Responsible ICS management
The proper reaction to the risk of improved technology is not to stay in the dark ages and think, "If we maintain this 20-plus-year-old stand-alone system, then at least we’ll be safer than connecting everything together." Rather, forward-thinking OT decision-makers should embrace the often quoted Spider-Man line, "With great power, comes great responsibility."
If the responsibility in an industrial facility is being shirked by everyone as "someone else’s job,’ then think of this bit of cliché wisdom, "Friends don’t let friends have unsecured, undocumented, and unplanned industrial control systems." Now, speaking as a friend, if you know your ICS is at risk, it becomes your responsibility to explore ways to protect and educate the company on these issues, because eventually, it will affect your job.
The task to communicate this vulnerability, while potentially daunting, does not have to be entirely doom-and-gloom. After all, if the benefits of a well-designed OT infrastructure can improve quality, production, health and safety, and overall system security, the benefits of such a system to the company will far outweigh the potential inherent risks.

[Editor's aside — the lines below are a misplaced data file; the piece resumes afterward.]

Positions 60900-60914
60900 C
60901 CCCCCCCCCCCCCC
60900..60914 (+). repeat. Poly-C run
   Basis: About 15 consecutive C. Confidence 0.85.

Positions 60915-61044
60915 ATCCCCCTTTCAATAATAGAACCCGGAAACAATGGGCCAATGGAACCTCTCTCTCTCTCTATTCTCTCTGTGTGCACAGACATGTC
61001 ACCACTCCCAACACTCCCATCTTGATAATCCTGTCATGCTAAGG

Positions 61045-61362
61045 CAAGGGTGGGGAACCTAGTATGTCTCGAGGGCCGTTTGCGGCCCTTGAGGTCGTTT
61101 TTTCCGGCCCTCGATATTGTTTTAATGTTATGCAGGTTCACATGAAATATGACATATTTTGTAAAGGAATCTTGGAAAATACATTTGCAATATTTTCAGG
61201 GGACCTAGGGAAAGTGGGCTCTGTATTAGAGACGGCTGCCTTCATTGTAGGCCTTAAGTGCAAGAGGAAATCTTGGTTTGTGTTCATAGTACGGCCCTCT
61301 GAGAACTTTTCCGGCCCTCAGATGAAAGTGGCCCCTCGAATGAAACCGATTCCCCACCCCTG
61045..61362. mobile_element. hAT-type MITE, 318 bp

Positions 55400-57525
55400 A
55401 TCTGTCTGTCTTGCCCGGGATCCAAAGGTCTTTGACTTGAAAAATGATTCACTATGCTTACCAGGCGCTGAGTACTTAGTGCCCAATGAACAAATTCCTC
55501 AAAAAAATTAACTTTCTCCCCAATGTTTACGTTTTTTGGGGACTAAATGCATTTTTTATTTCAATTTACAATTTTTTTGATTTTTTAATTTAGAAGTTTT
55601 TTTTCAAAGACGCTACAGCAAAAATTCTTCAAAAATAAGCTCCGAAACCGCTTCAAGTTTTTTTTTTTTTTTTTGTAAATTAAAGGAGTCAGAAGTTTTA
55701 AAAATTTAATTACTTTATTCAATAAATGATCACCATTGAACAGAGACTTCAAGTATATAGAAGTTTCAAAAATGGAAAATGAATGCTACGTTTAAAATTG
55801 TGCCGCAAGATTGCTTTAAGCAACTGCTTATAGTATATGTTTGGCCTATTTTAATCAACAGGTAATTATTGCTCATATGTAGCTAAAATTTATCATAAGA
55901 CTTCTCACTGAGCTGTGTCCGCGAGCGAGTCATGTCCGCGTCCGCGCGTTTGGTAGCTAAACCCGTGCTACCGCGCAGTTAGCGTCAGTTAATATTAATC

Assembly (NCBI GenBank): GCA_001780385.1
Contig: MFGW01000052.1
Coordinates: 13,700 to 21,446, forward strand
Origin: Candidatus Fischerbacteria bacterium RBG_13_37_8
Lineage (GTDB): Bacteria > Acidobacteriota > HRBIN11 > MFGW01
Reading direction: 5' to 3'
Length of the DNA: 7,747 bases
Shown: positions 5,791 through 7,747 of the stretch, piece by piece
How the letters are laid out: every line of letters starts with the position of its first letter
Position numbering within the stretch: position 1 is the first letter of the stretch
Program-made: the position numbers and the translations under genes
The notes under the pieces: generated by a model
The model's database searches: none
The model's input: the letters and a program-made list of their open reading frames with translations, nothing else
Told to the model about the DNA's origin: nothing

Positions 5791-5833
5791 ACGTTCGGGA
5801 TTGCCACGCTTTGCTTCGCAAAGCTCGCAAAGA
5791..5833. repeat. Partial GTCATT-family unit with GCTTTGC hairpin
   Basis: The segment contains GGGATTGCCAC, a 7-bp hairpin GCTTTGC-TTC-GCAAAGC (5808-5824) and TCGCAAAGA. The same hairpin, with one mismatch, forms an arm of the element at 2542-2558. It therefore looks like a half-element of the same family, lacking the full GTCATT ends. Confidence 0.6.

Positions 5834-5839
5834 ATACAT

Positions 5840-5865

To prepare for the objections from the status-quo peanut gallery, remember: older systems are not impenetrable from outsiders. There’s often a false sense of security that may be present because newer industrial control systems and complementary systems can identify risks that were not previously visible to plant engineers. In overly vulnerable systems, bad actors, disgruntled employees, or errant programmers can do a lot of damage to the ICS without being detected or under the guise of alternate explanations.
Advances in OT resources and philosophies today allow for the Scooby-Doo resolution to ICS issues. When the obvious culprit is caught, do not accept the surface-level explanation. Instead, use the new tools to unmask the scapegoat and reveal the real culprit. In doing so, a company embracing the modernized ICS resources could discover the true culprits behind the following issues: